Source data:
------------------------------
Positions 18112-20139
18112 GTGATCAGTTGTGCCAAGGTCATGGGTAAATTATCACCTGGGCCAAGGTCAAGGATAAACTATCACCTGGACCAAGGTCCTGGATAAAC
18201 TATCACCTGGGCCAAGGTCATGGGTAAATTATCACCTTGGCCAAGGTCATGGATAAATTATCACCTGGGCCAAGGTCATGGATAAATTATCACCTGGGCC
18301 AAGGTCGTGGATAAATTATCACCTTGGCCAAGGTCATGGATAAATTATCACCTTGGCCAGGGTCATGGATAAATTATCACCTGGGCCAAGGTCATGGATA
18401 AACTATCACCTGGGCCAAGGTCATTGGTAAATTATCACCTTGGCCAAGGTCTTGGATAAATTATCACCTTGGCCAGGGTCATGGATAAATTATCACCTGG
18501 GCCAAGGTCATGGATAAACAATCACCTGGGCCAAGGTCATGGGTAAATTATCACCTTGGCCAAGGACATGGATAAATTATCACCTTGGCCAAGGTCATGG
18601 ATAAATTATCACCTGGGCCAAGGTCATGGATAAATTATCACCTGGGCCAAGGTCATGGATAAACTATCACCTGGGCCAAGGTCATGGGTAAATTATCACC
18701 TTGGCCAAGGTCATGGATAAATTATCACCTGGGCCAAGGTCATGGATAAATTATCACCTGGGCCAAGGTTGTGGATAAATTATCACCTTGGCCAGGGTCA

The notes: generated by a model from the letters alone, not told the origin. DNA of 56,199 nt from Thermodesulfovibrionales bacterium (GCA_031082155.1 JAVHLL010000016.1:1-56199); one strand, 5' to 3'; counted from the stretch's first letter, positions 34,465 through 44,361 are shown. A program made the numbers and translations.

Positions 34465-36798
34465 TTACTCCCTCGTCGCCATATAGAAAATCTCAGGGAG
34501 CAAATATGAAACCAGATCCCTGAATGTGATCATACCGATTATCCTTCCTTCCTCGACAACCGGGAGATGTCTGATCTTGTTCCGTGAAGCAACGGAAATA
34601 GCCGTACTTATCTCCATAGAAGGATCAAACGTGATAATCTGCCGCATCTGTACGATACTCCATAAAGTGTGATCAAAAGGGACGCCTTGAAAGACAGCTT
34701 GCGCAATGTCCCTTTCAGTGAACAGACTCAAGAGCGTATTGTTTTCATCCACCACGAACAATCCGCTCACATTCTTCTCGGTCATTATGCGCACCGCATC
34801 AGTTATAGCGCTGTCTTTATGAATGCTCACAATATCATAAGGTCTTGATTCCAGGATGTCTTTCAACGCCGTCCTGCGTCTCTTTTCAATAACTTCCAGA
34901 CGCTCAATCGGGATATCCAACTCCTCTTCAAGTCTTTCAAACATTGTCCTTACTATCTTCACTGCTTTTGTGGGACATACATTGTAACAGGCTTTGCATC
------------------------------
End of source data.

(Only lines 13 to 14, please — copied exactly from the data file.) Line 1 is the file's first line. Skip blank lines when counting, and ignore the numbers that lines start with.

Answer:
34601 GCCGTACTTATCTCCATAGAAGGATCAAACGTGATAATCTGCCGCATCTGTACGATACTCCATAAAGTGTGATCAAAAGGGACGCCTTGAAAGACAGCTT
34701 GCGCAATGTCCCTTTCAGTGAACAGACTCAAGAGCGTATTGTTTTCATCCACCACGAACAATCCGCTCACATTCTTCTCGGTCATTATGCGCACCGCATC